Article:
Changes in sunburn and tanning attitudes among lifeguards over a summer season

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Abstract

Background:

Skin cancer is one of the most common cancers in the United States. Lifeguards are at increased risk of excessive sun exposure and sunburn.

Objectives:

We sought to examine changes in: (1) sunburn frequency over a summer while controlling for sun exposure, sun protection habits, and participation in a skin cancer prevention program; and (2) tanning attitudes while controlling for participation in the program.

Methods:

Participants in this study were lifeguards (n = 3014) at swimming pools participating in the Pool Cool program in 2005. Lifeguards completed surveys at the beginning and end of the summer. Sequential regression analyses were used to assess changes in sunburn frequency and tanning attitudes.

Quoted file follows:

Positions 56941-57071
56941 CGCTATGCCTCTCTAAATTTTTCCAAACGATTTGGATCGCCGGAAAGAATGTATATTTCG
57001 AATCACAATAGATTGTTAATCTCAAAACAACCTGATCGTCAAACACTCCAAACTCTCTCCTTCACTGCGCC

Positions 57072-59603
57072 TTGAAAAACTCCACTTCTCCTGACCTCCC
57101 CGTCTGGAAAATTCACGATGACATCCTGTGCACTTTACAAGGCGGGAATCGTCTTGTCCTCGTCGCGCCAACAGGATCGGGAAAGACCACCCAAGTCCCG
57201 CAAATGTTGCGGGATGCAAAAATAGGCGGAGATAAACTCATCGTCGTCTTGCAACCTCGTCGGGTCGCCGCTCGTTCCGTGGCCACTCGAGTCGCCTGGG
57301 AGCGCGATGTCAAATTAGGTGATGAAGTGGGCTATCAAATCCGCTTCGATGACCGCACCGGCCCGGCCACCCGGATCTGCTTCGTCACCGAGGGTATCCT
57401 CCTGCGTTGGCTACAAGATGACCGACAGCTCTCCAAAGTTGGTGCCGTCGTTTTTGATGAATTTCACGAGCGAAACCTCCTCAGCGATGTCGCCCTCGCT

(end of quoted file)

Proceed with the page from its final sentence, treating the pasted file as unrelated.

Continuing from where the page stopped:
Results:

Sunburn frequency decreased between baseline and follow-up. Having a sunburn over the summer was significantly predicted by baseline sunburn history, ethnicity, skin cancer risk, and sun exposure. The tanning attitude, “People are more attractive if they have a tan,” was significantly predicted from baseline tanning attitude and ethnicity. The second tanning attitude, “It helps to have a good base suntan,” was significantly predicted by baseline tanning attitude, ethnicity, basic/enhanced group, and moderate skin cancer risk.

Limitations:

Self-reported data and limited generalizability to lifeguards at other outdoor pools are limitations.

Conclusion:

The findings showed that previous sunburn history is an important predictor of sunburn prospectively. In addition, a more risky tanning attitude is an important predictor of future attitudes toward tanning. Active involvement in targeted prevention programs may help to increase preventive behavior and health risk reduction.

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